I have accumulated most of the major parts to build a Masterclone type banjo based on the Gibson Mastertone design of construction and believe it is still the best set-up for Bluegrass picking.  "To copy someone is one of the greatest forms of flattery" and I respect the talented Gibson craftsmen of years gone by of which I equate the period 1925 to 1930 as their Renaissance Period.   I am going with the tube and plate flange against the main stream and do not mind being a renegade at all, so let's begin. 

Without an accurate motorized custom made fret saw and fixture of which I have owned two, I obtained a pre-slotted and profiled ebony fingerboard and ebony peghead to inlay.  The technique I use for cutting and inlaying mother of pearl is based on the pre-war Gibson style of cutting and inlaying which in a nut shell has the mother of pearl glued to a substrate material which in my case will be 1/4 inch thick x 3 x 8 inch lengths of balsa wood which has enough strength to support the mother of pearl material while it is being cut.  Gibson in pre-war days used a 1/10 inch thick rotary cut poplar veneer as a substrate material and a few examples of Honduras mahogany has been observed on a few fingerboard inlays which is rare.   Gibson used mother of pearl blanks that were around .040 inches thick and were much thinner after the fingerboard and pegheads were sanded down and on some you could actually see the backing substrate.  I will be using .050 thick mother of pearl material which is a little harder to cut and also mother of pearl that is very rich in rainbow colors without any "fisheye" material of which I classify "fisheye" as seconds for my usage.   Gibson used large motorized marquetry saws that were made in Germany based on a jigsaw type design with the blade running vertical and featured a much longer stroke length because the blade was secured into a movable arm that looked like a long giant tuning fork similar to the cheap hobby type scroll saws of late. 

According to Joe Spann, Research Library Director and author of SPANN'S GUIDE TO GIBSON 1902-1941, Gibson subcontracted most of their pre-war inlays out to two different sources which are listed in his excellent informative book.  I have owned three (3) Rockwell/Delta motorized scroll saws that have about a 24 inch throat depth and made a few modifications to them by using self-centering upper and lower chucks that hold the blade and increased the standard speed of the machine.  However, my current machine doesn't have the self-centering upper chuck, only the lower chuck is self-centering.  It allows for smoother cuts, easier turns and cut backs but it does reduce jewelers saw blade life, especially with the current manufactured jewelers saw blades.  In the late 60's and 70's, I used Vigor brand jewelers saw blades only until they were no longer available; they were simply the best for high speed operation.  I will take a digital image at each stage along the way and explain in detail what I am doing.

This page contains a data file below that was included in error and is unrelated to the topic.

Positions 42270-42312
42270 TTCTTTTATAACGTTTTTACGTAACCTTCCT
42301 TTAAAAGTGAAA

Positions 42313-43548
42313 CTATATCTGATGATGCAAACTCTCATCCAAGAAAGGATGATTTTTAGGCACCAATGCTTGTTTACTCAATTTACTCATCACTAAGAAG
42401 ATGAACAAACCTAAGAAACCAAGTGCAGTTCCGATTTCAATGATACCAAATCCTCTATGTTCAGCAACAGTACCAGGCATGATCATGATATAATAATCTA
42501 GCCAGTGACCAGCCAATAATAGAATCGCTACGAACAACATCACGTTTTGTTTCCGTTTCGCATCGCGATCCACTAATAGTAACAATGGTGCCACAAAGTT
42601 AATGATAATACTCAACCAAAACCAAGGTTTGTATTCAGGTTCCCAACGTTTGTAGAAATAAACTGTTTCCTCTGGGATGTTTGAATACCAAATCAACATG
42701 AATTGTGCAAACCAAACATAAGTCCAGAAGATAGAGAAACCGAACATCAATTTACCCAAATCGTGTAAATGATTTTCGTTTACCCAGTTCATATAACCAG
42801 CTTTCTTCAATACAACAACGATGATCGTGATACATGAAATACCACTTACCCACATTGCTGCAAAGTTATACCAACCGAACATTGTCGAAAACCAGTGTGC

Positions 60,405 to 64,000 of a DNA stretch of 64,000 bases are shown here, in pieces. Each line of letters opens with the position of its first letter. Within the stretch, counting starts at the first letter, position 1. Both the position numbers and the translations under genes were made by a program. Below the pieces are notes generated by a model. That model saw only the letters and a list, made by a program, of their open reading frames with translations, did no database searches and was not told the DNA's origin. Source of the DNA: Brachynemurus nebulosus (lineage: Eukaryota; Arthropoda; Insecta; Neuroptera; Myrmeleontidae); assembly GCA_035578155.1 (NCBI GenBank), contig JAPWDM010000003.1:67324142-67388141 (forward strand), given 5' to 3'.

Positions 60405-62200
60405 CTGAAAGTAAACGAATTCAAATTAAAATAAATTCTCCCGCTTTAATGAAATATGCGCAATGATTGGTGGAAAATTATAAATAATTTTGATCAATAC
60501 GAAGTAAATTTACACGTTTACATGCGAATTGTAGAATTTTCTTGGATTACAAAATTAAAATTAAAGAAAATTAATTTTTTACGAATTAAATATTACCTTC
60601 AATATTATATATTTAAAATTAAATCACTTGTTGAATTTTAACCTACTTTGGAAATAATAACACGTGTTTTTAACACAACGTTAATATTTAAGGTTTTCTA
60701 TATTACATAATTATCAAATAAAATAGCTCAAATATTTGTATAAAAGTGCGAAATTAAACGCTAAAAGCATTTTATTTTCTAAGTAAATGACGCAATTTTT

I started to break this project up into several different pages but the antiquated program I am using to create this website of which my web hosting service doesn't allow the extensions anymore from this program to upload changes and having to use an auxiliary ftp program and manually selecting the required files and upload each file which is time consuming.  I expect when this thing crashes, I will upgrade to a more modern web creating program!  I have Dreamweaver website creating program but it has a steep learning curve and I certainly don't entertain the thoughts of writing code either .  Heck, the motherboard in this pc is only 10 years old.....grin if you must!